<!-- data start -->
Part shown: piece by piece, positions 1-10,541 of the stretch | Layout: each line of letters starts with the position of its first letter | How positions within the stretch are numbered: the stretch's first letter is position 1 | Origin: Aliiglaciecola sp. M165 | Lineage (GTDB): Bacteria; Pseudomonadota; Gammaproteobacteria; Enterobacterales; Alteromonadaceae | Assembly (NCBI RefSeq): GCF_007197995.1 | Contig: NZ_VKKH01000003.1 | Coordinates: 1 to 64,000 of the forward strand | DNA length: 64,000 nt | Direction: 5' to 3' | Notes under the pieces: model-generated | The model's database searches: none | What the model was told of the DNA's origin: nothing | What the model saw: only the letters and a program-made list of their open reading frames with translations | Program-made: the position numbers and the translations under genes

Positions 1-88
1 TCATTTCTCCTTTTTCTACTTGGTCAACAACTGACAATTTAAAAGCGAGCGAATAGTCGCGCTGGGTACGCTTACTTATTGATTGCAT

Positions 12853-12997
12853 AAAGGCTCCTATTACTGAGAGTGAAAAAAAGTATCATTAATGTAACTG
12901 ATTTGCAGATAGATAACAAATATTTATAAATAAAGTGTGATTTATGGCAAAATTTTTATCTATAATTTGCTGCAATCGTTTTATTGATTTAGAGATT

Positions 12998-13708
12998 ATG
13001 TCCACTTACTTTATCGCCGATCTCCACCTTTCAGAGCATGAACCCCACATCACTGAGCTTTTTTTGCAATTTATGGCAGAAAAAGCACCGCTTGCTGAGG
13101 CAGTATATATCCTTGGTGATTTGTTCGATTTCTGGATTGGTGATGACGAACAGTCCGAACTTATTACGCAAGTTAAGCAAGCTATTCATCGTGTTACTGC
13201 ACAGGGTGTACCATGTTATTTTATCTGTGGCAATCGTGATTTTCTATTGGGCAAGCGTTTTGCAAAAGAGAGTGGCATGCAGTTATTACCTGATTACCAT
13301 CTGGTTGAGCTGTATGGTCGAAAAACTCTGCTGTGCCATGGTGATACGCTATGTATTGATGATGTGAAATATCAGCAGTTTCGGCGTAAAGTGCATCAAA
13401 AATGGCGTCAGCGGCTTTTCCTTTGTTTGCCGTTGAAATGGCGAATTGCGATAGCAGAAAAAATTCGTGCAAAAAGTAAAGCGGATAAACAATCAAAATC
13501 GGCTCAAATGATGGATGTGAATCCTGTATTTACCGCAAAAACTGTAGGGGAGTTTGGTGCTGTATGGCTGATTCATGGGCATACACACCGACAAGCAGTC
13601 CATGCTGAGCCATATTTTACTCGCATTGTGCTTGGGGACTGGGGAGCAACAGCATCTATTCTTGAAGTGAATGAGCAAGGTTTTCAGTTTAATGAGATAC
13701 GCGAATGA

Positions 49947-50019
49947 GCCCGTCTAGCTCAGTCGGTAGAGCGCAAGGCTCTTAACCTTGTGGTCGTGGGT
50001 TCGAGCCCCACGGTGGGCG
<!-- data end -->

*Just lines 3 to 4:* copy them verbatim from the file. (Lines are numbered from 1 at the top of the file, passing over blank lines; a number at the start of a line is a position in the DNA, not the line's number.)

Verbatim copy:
1 TCATTTCTCCTTTTTCTACTTGGTCAACAACTGACAATTTAAAAGCGAGCGAATAGTCGCGCTGGGTACGCTTACTTATTGATTGCAT

Positions 12853-12997